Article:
Wednesday, January 15, 2014

Spaceship Urff #1 -- Author Spotlight: Ian Hutson

I'd like to welcome author Ian Hutson to Spaceship Urff! Since I can't really say anything about him that he hasn't said better himself, we'll jump right into the interview. Tally Ho!


Just who is Ian Hutson?

My Father was a Grimsby deep-sea fisherman turned Cold War spy, an electronic-warfare expert turned naval historian. My Mother was a factory-worker, home-maker, socialite and lady. When I was born we moved to Hong Kong in time for the worst cholera epidemic, drought and typhoon of the century. As a child I spoke only Cantonese and a little pidgin English.

I learned to read and write at age nine, on the Isle of Lewis in the Outer Hebrides, Scotland where my Father listened in to the USSR’s transmissions and we all lived on a croft with two pet sheep and a house with no running water and no bathroom. Aged ten we lived in a friend’s public zoo in Norfolk (and I skipped school for the year). Aged fourteen I enjoyed driving my Aunt around to lay off her semi-pro bets at bookmakers. I eventually studied for a BA in Operation Research Systems Analysis and a Masters in Industrial Relations and then started work in the British Civil Service and EDS, ITSA, AVIVA et al. Only got shot at once, while my car was stuck at traffic signals - and they missed me (just).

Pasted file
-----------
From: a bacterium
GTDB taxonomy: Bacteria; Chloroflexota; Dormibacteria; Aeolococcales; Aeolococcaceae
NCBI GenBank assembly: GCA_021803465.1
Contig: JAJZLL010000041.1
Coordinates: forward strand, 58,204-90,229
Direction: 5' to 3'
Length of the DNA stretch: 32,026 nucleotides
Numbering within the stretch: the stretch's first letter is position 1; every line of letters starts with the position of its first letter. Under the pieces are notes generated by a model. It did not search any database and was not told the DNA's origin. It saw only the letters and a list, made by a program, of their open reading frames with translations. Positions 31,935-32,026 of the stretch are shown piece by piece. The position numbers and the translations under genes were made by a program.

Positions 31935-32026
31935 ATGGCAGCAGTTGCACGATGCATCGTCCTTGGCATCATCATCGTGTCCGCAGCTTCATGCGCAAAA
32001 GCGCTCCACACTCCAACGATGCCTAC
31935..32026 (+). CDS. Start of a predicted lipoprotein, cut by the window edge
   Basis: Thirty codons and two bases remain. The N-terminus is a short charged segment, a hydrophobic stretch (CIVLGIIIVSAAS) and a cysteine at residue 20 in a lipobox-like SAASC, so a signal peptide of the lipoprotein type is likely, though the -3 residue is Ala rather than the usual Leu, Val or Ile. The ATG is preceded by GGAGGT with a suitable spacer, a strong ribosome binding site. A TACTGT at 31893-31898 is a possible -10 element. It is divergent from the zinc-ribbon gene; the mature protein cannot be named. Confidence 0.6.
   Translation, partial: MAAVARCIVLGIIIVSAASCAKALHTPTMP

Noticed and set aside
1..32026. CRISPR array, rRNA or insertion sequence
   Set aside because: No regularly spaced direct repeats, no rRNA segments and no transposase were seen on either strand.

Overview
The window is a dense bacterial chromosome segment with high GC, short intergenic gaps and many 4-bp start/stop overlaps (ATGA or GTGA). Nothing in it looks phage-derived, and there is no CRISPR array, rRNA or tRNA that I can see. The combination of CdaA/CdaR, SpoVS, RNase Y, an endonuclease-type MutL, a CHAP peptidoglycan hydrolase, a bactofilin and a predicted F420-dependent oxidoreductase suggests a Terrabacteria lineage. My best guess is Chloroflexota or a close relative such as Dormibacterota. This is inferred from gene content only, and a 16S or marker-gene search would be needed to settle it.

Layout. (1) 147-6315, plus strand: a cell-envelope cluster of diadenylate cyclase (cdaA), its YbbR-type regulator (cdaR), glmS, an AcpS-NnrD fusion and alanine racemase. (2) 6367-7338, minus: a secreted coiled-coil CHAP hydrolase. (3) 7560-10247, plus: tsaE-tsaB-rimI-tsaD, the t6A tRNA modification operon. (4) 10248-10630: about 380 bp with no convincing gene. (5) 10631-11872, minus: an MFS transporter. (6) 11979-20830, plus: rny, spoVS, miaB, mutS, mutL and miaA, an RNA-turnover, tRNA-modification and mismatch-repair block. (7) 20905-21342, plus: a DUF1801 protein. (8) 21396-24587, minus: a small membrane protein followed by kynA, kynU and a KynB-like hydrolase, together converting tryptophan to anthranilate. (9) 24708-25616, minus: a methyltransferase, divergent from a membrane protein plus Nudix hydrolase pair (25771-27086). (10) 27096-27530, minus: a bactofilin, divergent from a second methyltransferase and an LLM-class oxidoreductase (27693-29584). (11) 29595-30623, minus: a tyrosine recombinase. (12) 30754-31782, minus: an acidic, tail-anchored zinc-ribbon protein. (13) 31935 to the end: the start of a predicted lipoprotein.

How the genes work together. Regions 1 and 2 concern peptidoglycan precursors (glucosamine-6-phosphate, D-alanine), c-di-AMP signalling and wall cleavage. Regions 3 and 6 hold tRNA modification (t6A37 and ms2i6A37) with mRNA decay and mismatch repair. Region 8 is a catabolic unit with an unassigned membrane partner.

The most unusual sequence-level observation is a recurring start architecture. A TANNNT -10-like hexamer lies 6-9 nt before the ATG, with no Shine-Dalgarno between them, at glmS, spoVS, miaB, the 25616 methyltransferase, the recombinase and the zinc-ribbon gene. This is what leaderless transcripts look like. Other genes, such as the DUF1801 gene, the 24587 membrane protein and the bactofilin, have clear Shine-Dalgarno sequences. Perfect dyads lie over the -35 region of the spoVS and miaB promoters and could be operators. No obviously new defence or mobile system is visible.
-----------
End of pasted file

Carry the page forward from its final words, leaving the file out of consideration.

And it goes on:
Corporations and I company on acrimonious terms and I left to concentrate on my own businesses. Naturally, I promptly went bankrupt when the world went belly-up and lost my home, car and valuables to the Official Receiver’s auctioneers, although I must say that the County Court lady Judge was a sweetums, considering. I am now a peacenik vegan hippie living in a hedgerow in Lincolnshire, England, and my hobbies are starving, patching my underwear and being happy. If I grow up then I rather want to be a Womble or possibly a Clanger.

Fair enough. So I understand you do unspeakable things with words. Would you like to speak about it?